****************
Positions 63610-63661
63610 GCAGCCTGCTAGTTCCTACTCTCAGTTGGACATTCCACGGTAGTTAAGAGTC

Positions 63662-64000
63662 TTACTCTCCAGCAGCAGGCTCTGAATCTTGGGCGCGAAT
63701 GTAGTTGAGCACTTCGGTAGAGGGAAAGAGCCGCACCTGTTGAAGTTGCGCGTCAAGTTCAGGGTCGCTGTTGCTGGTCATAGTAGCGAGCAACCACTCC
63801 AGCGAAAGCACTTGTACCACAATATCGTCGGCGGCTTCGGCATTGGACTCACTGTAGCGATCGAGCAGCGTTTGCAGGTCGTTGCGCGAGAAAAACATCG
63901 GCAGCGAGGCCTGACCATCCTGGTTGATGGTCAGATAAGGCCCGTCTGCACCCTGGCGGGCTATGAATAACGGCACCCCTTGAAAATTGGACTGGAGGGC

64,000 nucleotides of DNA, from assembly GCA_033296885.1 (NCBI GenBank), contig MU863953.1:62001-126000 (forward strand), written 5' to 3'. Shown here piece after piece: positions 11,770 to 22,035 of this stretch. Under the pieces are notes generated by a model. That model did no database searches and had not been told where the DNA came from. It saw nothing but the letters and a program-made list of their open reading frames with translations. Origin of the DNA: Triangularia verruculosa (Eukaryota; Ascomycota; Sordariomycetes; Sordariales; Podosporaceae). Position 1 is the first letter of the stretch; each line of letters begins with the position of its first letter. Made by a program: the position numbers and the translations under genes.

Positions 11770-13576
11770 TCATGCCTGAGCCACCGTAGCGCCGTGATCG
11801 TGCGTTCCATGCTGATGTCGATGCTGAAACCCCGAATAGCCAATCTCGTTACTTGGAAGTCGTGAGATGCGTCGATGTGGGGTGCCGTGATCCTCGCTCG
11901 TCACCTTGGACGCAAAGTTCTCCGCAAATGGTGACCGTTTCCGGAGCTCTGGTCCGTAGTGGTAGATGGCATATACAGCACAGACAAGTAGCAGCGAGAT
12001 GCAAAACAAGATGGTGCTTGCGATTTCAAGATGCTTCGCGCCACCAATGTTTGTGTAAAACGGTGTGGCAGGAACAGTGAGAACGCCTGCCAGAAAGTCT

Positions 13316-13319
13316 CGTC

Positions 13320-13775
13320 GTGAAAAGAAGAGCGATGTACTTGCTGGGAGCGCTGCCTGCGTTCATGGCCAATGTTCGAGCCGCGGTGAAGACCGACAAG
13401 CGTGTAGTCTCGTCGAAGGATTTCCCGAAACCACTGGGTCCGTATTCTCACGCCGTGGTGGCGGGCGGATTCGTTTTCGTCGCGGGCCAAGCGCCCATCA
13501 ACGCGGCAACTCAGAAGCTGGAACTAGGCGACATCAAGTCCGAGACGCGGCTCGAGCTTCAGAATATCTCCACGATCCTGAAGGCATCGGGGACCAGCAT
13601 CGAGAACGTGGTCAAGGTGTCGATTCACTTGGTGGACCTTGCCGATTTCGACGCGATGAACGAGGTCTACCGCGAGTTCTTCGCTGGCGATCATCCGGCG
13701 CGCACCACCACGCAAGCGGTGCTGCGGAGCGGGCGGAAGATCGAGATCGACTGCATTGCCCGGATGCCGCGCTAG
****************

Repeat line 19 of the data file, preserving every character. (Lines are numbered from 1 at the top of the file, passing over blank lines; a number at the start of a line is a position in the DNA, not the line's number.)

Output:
13501 ACGCGGCAACTCAGAAGCTGGAACTAGGCGACATCAAGTCCGAGACGCGGCTCGAGCTTCAGAATATCTCCACGATCCTGAAGGCATCGGGGACCAGCAT